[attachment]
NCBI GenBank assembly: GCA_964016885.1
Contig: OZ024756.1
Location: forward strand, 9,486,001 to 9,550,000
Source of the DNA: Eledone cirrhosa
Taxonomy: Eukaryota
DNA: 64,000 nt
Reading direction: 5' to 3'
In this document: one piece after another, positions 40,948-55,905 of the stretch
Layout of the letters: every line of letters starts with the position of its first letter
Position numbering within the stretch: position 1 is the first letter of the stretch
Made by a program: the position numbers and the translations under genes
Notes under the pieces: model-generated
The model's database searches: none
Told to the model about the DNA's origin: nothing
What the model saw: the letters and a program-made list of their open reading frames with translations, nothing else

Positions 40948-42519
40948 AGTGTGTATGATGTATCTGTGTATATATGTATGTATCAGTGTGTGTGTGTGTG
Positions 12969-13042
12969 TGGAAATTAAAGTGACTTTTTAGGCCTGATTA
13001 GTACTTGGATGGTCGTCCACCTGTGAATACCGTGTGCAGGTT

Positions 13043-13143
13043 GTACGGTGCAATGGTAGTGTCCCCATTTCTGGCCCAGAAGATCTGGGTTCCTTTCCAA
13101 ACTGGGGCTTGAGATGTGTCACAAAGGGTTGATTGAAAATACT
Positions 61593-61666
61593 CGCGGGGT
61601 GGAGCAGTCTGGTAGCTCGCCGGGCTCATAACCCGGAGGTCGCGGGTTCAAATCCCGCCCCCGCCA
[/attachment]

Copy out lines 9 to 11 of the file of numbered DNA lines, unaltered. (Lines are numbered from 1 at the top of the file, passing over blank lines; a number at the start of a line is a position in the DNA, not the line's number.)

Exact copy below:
Layout of the letters: every line of letters starts with the position of its first letter
Position numbering within the stretch: position 1 is the first letter of the stretch
Made by a program: the position numbers and the translations under genes